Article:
Tuesday, November 11, 2008


When writing petitions I always ask people to be very cautious about using the word, “that”. It can be a dangerous word. The most notable danger is that it may cause us to miss God granting what we ask for because we are looking in the wrong place. An example might be, “Lord, grant us peace that we will never face danger from that which is scary to us.” (A bit contrived, I know, but it will help with the point.) The “that” in this sentence creates a very small hoop through which we expect God to jump and only if He jumps through it do we think that our prayer is granted. But such might not be the case.

Last week I was talking with a friend who reminded me that God’s peace may not necessarily be what we think of peace. Peace in our lives may not mean that we are free from all antagonism. In fact, God promises us that if we are true to His name, if we act like true apostles, we should expect antagonism. Yet He also promises us peace: “I leave you peace, my peace I give you.” Is God promising too much or might He be promising something that we are not expecting?

Peace may not mean that we will find a place to live in which nothing happens or that there may be a narcotic for the soul so that it does not care about the tribulation surrounding it. It may rather mean (and I think that it does) that with Him we will find the power to face that which might otherwise cause us undue anxiety. He will “take the weak and make them strong.” The same problem may be there, but He will make you able to face it.
(This video may not be appropriate for all viewers.)

The more deeply we trust Him, the more deeply we believe in life after death, the more we love Him more than anything else, the more deeply we are lifted up in grace, then the more the dangers and perturbances of this world mean nothing. Why can one man defend Christ against a threat to his life and another crumble? Because one has peace. Perhaps they even both prayed for it. But one may have prayed for God’s peace, the other for peace that . . .”

God is often ironic. Let Him be wild. Let Him answer the prayer in His way. It’s usually far better than what we think we want anyway.


Anonymous said...


As I pulled into the high school lot one afternoon to wait for the kids, I was troubled about many things and utterly baffled--what does He want from me and for me regarding all this, etc. There was only one spot open in the lot, so I pulled the car into it, where I saw on the car ahead Jeremiah speaking from a bumper sticker, "I know My plan for you, saith the Lord.." Yes, He does, and yes, it is indeed to lift us above our earthly bafflement. We may indeed trust Him Who knit us in our mothers' wombs.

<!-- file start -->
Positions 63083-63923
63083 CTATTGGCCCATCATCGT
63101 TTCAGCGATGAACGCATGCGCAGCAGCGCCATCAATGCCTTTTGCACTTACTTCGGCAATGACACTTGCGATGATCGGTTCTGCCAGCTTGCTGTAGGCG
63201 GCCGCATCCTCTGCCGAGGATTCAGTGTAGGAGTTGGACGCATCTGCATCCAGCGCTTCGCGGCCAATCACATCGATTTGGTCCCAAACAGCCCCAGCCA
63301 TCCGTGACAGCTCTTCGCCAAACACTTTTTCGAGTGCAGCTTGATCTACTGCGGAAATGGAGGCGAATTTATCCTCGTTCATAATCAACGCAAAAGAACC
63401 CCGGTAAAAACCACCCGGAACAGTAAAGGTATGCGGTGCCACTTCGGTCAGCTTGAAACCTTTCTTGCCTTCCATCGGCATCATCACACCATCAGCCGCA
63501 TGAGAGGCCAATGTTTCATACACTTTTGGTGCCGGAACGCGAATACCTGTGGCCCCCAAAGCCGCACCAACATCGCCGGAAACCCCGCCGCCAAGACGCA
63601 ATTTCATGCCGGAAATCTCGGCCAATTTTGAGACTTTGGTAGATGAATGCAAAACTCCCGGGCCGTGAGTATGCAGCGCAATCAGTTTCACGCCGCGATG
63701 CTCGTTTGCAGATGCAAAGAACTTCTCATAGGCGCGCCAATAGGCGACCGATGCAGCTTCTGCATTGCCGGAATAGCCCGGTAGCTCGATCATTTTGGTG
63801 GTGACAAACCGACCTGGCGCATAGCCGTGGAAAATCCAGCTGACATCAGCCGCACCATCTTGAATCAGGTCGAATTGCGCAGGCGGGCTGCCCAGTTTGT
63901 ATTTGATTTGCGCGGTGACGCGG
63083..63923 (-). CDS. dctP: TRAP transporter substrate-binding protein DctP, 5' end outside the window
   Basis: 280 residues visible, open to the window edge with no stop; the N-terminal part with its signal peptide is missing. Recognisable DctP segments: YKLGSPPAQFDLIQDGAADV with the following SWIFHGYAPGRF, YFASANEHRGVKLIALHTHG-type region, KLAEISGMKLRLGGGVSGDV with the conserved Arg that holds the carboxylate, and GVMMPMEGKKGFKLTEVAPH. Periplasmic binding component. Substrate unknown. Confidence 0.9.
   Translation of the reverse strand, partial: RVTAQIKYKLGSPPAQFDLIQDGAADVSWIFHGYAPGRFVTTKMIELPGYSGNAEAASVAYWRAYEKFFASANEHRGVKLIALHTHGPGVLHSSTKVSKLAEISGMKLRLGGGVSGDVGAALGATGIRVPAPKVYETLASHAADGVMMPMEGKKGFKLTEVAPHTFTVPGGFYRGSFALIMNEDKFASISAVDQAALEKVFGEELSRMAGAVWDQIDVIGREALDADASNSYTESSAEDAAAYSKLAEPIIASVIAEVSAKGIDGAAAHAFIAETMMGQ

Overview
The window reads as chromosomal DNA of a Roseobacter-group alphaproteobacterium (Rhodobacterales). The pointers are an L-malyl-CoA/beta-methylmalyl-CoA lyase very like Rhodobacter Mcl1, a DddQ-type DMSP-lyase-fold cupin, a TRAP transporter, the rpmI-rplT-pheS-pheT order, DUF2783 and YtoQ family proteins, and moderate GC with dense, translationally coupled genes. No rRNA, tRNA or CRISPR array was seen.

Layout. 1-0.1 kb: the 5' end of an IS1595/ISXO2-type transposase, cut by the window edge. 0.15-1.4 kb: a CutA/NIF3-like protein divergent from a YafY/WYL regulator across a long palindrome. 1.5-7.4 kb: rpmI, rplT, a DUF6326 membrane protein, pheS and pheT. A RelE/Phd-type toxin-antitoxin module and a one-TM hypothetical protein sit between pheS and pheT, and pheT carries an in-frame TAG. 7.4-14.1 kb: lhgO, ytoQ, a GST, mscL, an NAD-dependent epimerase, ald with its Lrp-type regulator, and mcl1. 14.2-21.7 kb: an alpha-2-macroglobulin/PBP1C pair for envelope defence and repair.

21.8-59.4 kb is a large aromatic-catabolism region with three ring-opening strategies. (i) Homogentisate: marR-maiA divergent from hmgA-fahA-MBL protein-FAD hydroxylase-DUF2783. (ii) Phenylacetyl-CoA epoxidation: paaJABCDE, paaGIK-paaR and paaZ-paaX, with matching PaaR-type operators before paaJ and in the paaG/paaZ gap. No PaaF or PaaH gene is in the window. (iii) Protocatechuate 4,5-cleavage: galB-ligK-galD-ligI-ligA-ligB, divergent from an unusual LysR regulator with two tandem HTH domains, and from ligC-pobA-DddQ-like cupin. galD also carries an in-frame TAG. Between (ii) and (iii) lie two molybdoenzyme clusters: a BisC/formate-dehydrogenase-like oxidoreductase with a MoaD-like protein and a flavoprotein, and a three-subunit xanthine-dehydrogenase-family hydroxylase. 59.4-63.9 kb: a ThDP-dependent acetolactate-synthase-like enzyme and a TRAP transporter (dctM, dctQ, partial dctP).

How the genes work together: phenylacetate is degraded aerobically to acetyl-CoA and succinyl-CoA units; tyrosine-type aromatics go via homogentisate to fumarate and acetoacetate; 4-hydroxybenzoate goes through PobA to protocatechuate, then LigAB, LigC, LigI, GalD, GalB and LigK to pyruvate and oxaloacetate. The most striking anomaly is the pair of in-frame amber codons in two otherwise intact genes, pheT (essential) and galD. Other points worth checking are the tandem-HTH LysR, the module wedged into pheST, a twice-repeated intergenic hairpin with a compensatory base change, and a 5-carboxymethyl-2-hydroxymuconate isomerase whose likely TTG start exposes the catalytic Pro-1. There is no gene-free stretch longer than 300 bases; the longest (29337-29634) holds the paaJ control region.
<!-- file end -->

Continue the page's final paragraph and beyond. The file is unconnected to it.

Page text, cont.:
I realized in the past year that (for example) instead of praying specifically for Him to arrange for 2 hrs. of privacy *that* I may recharge (people come and go around the clock, here, and they are people who need something around the clock, and so for a year, the very moment one goes out, another comes in), I should just ask for (my) increase of patience and wisdom and charity.

I recently told a friend I'd begun to pray very vaguely, but not more vaguely than the Our Father-- the perfect prayer. And since Christ is One Who cannot offer us anything but perfect mercy along with perfect everything else, He added a Mother unto us from even before Dysmas' dying (and even before He sent us the Advocate/Comforter!) and thus in a manner of speaking, arranged for the Hail Mary to be prayed as "vaguely" --but as sure-ly.

"Unless you become like little children"--indeed, what does a little child do, but trust in his parents' love? There is peace in trust.

Anonymous said...

This morning I was talking to a friend of mine about his anti-depressants and how if he took too many he didn’t like that “numb” feeling. Other friends have told me the same thing. I was thinking how there is something repulsive and scary about a human being that doesn’t feel negative emotions. It’s like the natural repulse you feel about the characters in “A Clockwork Orange” drinking drugged milk or the creepiness of zombies in the movies.

It is our negative emotions that give us the opportunity develop empathy and to be heroic. It’s kinda like when I was I kid when I realized, hey, pain was painful to the saints. If they were just superheros where success is a forgone conclusion, there would be no reason to look up to them. It is the fact that Joan of Arc was petrified to meet her death but still met it with dignity and courage that we can look to her with hope for ourselves and seek the aid of supernatural grace to give us that kind of courage.


Anonymous said...

This video really makes one think!

Also when ever I have helped write petitions I was told many years ago that you shouldn't tell God the outcome of your prayer because he may have different one in mind

Anonymous said...

I used to pray to God that we might be more financially secure, meaning that we would win the lottery, but I realised that God had answered my prayer in His way when my husband began to give more money to the family budget.

Anonymous said...

Excellent points, all of you.

The video was riveting. Way back right after details emerged from the Columbine high school tragedy, didn't we all ask ourselves what we'd have said if we were Cassie, the young martyr-to-be?

Fr. V, your comment, "Let Him be wild," put me in mind of the ending of a fictional novel in which a completely overjoyed/overwhelmed someone asks the Lord who has just appeared to him/her, "What do You want me to do for the rest of my life?" The Lord smiled and said, "Surprise Me."